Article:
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Re: How to use GNOME keyring with Subversion

From: Mark Phippard <markphip_at_gmail.com>
Date: Tue, 19 Jan 2010 11:02:32 -0500

On Tue, Jan 19, 2010 at 10:54 AM, Giulio Troccoli

> The first problem is that the first time (after clearing the stored credentials in .subversion)
> I'm asked for the Subversion password a pop-up window appears asking me for the
> password for the keyring. This is correct, but not all my users use an xterm session,
> some use a simple telnet and this doesn't work of course. Is there a way to have the
> keyring manager ask for the password without tryint and opening a new window?

When you login to a GNOME desktop, the keyring manager is started
automatically and you get the GUI prompt to unlock it when needed. If
just using an xterm then you need to run export `gnome-keyring-daemon`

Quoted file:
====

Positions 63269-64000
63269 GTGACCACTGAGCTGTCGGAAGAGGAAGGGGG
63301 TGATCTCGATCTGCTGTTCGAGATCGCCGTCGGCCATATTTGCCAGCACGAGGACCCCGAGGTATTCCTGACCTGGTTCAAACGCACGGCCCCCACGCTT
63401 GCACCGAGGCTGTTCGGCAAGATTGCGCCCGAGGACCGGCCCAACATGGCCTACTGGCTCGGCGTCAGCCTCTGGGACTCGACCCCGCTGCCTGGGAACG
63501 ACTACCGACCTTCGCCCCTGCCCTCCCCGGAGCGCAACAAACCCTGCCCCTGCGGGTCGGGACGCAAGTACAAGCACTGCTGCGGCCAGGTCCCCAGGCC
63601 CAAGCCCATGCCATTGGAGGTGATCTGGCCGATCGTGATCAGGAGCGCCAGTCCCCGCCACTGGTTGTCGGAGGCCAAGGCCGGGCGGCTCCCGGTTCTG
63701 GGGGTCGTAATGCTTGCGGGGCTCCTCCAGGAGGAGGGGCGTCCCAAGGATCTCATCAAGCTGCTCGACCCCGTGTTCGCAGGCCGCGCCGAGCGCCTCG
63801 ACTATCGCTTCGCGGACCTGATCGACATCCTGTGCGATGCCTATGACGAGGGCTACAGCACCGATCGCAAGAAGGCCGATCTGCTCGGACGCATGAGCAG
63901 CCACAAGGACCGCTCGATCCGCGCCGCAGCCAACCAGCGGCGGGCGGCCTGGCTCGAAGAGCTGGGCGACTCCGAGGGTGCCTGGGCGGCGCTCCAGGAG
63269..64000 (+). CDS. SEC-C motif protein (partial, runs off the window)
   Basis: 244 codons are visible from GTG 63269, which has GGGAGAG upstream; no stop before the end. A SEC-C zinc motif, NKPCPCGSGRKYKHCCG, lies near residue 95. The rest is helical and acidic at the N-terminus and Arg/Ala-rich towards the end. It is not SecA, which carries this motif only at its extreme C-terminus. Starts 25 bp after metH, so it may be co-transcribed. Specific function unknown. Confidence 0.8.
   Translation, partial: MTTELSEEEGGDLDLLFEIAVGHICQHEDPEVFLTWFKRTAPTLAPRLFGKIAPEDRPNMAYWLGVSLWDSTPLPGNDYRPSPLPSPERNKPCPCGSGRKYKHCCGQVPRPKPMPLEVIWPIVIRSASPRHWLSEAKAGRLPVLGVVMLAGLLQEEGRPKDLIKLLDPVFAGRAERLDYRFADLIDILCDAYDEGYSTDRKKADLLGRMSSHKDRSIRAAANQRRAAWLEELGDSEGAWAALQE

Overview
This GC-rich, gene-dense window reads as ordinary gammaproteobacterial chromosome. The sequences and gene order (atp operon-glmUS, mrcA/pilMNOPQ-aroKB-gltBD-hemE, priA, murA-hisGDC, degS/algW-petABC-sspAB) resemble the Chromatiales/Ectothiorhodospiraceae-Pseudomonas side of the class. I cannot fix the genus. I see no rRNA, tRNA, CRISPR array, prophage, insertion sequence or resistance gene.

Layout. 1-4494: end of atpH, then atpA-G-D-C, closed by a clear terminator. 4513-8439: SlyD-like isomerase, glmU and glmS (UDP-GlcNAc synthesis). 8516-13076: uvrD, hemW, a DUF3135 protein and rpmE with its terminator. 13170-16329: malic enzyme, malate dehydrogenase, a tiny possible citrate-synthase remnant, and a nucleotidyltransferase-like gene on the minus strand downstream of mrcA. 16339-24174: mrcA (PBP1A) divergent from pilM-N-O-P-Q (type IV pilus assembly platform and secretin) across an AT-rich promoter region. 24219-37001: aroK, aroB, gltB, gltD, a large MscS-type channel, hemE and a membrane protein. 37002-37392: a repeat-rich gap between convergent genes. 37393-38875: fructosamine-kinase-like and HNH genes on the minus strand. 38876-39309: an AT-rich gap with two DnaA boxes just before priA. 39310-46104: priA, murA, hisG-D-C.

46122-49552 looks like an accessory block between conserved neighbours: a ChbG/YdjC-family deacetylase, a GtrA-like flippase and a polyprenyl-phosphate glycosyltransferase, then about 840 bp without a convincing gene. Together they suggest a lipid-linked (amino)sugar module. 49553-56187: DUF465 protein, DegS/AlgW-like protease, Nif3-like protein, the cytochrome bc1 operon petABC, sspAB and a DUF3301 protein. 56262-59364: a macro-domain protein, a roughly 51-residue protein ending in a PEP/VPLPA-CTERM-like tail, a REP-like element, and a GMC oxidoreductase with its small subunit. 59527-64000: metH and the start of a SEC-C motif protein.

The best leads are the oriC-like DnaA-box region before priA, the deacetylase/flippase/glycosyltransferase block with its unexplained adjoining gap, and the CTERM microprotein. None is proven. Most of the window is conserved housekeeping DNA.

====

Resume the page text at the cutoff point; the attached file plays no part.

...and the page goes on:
when you login so that the keyring daemon is running in the
background. The SVN client will prompt at the command line to unlock

> Another problem is the keyring. Again, I'm not an expert, but where is the keyring
> password stored? The one that I am asked in the step described above? I guess it's
> encrypted, but doesn't it need another key to decrypt it? I'm missing something obviously,
> becuase this can go on forever but clearly doesn't.

When you login via GUI I believe there is a default session keyring
that is encrypted with your main credentials. Other than that, yes
when you create a keyring you must give it a password and it uses that
password to encrypt everything. You have to supply that password to
unlock the keyring. Subversion will prompt at command line to unlock
a locked keyring.

> I know that with keyring manager I can create different keyrings. Is it worth creating a
> specific one for Subversion? If so, how do I tell Subversion to use that specific keyring?

Subversion always uses whatever keyring is set as the default.

> Finally, the keyring daemon. It seems there must be one running per user, rather than per
> system. Is that correct? Do I have to run export `gnome-keyring-daemon` everytime a
> user logs in?

Yes, every user has to run it.

You should also see this blog post and the comments:


Mark Phippard
Received on 2010-01-19 17:03:10 CET

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